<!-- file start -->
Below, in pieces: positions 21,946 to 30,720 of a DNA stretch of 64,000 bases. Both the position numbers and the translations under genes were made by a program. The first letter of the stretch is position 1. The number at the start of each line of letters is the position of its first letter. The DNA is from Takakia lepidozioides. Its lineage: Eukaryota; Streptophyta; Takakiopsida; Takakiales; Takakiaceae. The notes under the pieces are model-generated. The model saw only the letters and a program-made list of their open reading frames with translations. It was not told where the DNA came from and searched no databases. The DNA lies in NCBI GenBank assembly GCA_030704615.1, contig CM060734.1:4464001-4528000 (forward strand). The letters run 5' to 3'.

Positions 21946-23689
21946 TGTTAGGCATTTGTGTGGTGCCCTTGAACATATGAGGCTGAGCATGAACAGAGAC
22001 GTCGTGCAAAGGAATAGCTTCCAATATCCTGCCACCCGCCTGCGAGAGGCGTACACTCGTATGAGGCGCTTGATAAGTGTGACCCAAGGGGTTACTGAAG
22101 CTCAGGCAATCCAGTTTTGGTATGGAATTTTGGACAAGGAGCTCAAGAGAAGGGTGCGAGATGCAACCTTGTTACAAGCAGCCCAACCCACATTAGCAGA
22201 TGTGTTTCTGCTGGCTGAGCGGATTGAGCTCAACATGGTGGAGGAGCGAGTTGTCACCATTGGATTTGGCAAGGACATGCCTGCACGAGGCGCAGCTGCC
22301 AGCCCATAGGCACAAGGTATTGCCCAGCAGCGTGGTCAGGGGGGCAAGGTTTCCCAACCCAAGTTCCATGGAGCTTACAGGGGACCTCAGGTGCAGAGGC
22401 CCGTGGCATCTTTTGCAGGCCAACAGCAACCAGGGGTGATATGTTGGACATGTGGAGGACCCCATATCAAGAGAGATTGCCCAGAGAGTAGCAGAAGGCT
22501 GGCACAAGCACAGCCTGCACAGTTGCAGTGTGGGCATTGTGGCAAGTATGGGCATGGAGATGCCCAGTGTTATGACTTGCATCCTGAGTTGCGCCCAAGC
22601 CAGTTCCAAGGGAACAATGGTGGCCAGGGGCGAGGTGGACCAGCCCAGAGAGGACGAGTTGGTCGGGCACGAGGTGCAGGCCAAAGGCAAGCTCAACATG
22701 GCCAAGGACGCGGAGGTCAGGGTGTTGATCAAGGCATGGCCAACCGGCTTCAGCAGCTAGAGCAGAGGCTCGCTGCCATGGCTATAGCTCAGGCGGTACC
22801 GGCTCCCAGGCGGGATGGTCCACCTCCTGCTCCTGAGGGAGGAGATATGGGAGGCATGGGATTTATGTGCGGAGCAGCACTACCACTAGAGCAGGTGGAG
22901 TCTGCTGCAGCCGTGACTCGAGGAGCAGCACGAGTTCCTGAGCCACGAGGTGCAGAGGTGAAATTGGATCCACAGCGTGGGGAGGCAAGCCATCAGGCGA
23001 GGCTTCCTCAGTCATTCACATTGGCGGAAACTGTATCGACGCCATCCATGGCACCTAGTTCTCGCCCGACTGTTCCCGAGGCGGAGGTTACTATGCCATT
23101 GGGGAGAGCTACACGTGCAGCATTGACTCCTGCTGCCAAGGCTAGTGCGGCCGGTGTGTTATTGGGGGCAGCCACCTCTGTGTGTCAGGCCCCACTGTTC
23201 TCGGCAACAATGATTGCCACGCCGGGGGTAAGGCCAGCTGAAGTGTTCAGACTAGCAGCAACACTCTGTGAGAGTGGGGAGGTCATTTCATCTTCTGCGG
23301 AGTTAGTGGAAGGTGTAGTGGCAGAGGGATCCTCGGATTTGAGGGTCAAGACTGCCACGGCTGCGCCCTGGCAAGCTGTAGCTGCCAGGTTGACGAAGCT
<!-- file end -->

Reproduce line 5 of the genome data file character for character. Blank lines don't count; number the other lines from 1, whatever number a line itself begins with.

22101 CTCAGGCAATCCAGTTTTGGTATGGAATTTTGGACAAGGAGCTCAAGAGAAGGGTGCGAGATGCAACCTTGTTACAAGCAGCCCAACCCACATTAGCAGA